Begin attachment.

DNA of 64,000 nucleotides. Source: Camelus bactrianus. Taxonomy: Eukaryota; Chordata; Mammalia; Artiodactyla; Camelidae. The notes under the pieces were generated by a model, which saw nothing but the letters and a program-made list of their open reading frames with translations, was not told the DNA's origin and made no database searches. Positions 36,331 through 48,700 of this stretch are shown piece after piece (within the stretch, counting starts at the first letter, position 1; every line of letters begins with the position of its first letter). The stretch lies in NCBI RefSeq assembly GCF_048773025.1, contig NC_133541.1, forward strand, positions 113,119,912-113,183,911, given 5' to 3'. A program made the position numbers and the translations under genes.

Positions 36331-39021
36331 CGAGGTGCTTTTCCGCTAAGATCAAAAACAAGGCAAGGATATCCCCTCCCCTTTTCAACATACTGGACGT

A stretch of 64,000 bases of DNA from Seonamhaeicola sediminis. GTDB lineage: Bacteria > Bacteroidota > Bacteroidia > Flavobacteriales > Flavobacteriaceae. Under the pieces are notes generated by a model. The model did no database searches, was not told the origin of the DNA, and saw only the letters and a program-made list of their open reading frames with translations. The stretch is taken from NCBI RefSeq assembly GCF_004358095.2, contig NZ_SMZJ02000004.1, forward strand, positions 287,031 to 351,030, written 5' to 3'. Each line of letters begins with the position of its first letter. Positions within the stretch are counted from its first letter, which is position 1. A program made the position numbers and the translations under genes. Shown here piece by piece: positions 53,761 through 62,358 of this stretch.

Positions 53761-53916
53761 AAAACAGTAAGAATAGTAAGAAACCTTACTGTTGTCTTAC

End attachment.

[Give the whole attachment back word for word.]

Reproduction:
DNA of 64,000 nucleotides. Source: Camelus bactrianus. Taxonomy: Eukaryota; Chordata; Mammalia; Artiodactyla; Camelidae. The notes under the pieces were generated by a model, which saw nothing but the letters and a program-made list of their open reading frames with translations, was not told the DNA's origin and made no database searches. Positions 36,331 through 48,700 of this stretch are shown piece after piece (within the stretch, counting starts at the first letter, position 1; every line of letters begins with the position of its first letter). The stretch lies in NCBI RefSeq assembly GCF_048773025.1, contig NC_133541.1, forward strand, positions 113,119,912-113,183,911, given 5' to 3'. A program made the position numbers and the translations under genes.

Positions 36331-39021
36331 CGAGGTGCTTTTCCGCTAAGATCAAAAACAAGGCAAGGATATCCCCTCCCCTTTTCAACATACTGGACGT

A stretch of 64,000 bases of DNA from Seonamhaeicola sediminis. GTDB lineage: Bacteria > Bacteroidota > Bacteroidia > Flavobacteriales > Flavobacteriaceae. Under the pieces are notes generated by a model. The model did no database searches, was not told the origin of the DNA, and saw only the letters and a program-made list of their open reading frames with translations. The stretch is taken from NCBI RefSeq assembly GCF_004358095.2, contig NZ_SMZJ02000004.1, forward strand, positions 287,031 to 351,030, written 5' to 3'. Each line of letters begins with the position of its first letter. Positions within the stretch are counted from its first letter, which is position 1. A program made the position numbers and the translations under genes. Shown here piece by piece: positions 53,761 through 62,358 of this stretch.

Positions 53761-53916
53761 AAAACAGTAAGAATAGTAAGAAACCTTACTGTTGTCTTAC